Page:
A decision by the Eurovision organisers to block Ukraine’s President Volodymyr Zelenskyy from addressing the competition’s grand final on Saturday (13 May) on the grounds of keeping it “non-political” has irritated many – including the British government.
“The request by Mr Zelenskyy to address the audience at the Eurovision Song Contest, whilst made with laudable intentions, regrettably cannot be granted by the European Broadcasting Union management as it would be against the rules of the event,” said a statement the contest organisers released on Thursday night (11 May).
The EBU mentioned that “one of the cornerstones of the contest is the non-political nature of the event” and for this reason, it is not possible to make “political or similar statements as part of the contest.”
“[Eurovision] isn’t a political event. And we ensure that no message, no lyrics, no act has any political message. Eurovision is not a platform to do politics,” Jean Philip de Tender, deputy director general of the European Broadcasting Union (EBU), told EURACTIV in an interview in Liverpool, this year’s host city.
Despite rumours that Zelenskyy might still make a surprise address, in spite of the ban, unscheduled segments in the lineup of the grand final are virtually impossible as the event is painstakingly planned, minute by minute.
There was no moment dedicated to a possible speech by Zelenskyy at the dress rehearsal of the grand final attended by EURACTIV on Friday evening.
In a Facebook post, Zelenskyy’s press secretary even denied that such a request to speak at the grand final was made to the organisers.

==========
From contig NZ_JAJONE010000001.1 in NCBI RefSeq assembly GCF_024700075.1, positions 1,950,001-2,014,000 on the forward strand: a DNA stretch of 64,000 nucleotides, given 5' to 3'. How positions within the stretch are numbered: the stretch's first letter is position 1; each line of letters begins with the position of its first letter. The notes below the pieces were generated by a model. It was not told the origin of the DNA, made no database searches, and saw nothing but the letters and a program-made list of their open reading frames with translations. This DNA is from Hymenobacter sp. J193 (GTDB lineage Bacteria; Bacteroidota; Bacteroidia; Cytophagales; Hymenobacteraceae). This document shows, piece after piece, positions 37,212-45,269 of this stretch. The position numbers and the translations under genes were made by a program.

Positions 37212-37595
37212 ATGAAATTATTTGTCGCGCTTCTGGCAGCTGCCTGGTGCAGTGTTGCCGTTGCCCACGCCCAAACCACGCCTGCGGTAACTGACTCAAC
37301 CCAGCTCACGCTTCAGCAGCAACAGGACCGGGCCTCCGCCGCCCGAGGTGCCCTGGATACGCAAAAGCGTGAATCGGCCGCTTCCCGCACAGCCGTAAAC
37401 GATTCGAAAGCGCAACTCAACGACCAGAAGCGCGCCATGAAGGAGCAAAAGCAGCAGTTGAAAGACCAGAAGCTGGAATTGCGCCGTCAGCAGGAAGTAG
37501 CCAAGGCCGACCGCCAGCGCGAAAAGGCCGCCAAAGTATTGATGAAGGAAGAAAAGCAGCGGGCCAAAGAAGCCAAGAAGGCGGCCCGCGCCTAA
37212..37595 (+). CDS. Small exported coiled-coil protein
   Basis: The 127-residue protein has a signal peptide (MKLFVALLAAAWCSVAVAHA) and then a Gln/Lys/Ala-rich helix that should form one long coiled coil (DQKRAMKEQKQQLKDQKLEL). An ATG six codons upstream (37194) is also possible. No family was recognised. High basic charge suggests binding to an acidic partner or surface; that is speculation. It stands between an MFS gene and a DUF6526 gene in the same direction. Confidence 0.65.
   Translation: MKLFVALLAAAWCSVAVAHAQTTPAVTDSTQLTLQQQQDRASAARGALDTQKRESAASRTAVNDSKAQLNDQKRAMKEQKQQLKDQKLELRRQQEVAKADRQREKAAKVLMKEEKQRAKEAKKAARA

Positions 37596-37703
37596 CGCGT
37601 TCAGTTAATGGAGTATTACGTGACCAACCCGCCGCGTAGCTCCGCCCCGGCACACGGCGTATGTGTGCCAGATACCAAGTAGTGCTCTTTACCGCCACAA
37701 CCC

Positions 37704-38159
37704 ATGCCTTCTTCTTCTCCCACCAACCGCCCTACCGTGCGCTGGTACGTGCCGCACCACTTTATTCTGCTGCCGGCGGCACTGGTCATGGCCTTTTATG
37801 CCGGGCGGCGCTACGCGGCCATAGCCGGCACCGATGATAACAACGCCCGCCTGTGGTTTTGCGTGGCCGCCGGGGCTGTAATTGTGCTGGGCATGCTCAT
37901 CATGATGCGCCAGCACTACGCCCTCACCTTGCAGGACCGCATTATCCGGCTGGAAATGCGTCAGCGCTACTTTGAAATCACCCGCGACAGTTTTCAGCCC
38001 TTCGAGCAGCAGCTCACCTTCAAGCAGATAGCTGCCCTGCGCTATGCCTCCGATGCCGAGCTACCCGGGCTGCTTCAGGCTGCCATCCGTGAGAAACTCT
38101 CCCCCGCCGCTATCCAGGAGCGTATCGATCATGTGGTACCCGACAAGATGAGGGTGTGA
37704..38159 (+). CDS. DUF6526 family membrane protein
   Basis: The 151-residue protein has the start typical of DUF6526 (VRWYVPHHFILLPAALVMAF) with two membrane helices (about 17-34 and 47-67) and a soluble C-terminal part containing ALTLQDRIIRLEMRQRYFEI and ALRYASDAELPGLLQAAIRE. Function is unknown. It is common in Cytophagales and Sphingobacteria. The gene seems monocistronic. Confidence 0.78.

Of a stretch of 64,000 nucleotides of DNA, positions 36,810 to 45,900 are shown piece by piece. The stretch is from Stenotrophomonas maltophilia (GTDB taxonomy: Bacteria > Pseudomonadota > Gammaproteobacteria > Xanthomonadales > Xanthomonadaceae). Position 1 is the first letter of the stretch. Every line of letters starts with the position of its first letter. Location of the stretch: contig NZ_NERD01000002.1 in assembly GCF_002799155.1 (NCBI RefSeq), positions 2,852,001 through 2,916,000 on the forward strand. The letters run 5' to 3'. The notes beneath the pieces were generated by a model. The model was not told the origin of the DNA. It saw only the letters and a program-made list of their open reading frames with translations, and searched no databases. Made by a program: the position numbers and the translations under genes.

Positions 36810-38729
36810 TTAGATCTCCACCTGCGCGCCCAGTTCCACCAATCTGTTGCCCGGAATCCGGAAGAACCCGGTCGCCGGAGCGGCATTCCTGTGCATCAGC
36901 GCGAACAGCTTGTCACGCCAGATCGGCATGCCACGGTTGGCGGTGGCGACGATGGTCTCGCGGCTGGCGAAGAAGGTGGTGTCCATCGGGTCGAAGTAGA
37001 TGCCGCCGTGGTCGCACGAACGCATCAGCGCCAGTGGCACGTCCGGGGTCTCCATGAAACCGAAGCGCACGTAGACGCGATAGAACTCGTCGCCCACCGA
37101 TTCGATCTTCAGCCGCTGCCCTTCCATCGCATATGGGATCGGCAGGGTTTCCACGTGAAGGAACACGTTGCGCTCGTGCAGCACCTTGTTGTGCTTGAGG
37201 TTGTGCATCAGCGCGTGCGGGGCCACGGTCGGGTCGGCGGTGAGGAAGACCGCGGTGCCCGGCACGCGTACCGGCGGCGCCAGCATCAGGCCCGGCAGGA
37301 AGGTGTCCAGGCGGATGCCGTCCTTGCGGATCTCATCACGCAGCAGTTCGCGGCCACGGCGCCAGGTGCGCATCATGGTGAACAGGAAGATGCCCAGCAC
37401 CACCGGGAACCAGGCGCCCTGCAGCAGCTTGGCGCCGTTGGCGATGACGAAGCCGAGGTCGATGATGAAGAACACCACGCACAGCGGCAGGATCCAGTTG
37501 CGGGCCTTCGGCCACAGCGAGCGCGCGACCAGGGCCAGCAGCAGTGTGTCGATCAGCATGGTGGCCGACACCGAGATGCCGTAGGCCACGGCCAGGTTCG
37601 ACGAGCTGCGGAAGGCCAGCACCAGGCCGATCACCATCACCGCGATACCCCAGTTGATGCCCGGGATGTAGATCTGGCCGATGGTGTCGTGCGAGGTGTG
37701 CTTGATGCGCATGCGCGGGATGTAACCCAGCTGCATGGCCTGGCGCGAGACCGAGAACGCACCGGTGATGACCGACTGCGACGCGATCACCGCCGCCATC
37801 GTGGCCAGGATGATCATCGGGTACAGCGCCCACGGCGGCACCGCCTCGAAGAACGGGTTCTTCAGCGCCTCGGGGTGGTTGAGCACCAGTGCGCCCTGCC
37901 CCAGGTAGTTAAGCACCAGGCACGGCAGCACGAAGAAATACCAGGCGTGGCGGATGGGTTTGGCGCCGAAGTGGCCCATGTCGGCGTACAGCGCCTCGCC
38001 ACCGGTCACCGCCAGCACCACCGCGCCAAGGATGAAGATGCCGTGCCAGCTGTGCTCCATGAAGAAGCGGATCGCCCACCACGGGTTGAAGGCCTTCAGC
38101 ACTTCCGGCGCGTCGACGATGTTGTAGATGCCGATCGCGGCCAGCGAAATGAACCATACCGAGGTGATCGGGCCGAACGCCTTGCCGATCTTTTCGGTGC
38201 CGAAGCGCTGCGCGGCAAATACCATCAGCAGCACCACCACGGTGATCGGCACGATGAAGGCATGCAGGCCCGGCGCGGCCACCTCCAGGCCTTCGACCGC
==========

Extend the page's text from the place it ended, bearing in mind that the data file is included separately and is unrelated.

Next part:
However, the statement by the EBU triggered harsh reactions from British politicians the day after its release.
“It is important to remember why this year’s contest is being held in Liverpool: because of Putin’s murderous war,” Steve Rotheram, mayor of the Liverpool City Region, said in a written statement.
Rotheram is in talks with the Ukrainian ambassador in the UK and the mayor of the Ukrainian city of L’viv – both in Liverpool for the final – to discuss how to provide a platform for Zelenskyy.
“Liverpool will always try to provide a voice to those promoting peace and justice,” he said.
UK Prime Minister Rishi Sunak, who has been one of the staunchest supporters of Ukraine in the face of Russian aggression, also said on Friday he was disappointed by the decision.
His spokesperson commented that “the values and freedoms that President Zelenskyy and the people of Ukraine are fighting for are not political, they’re fundamental, and Eurovision themselves recognised that last year when they rightly suspended Russia’s participation from the competition”.
The United Kingdom is hosting the Eurovision in Liverpool this year, after Ukraine won the contest in 2022 but was unable to organise the event, as stipulated by the rules, because of the war.
“We regret that Ukraine cannot host the event,” EBU’s de Tender told EURACTIV, adding that initially there were some signs of hope and they had held long talks with the Ukrainian broadcaster on how to organise the contest but eventually had to give up.
“In an event like this one, security is crucial: We have up to 100,000 people travelling, it’s a big production,” he concluded.
Why Eurovision is a big deal for Ukrainians – and not only this year
For Ukrainians, the Eurovision Song Contest (ESC) has always been deeply connected with political issues and claims. This year, the political contextualization became even sharper after the Russian invasion of the country.
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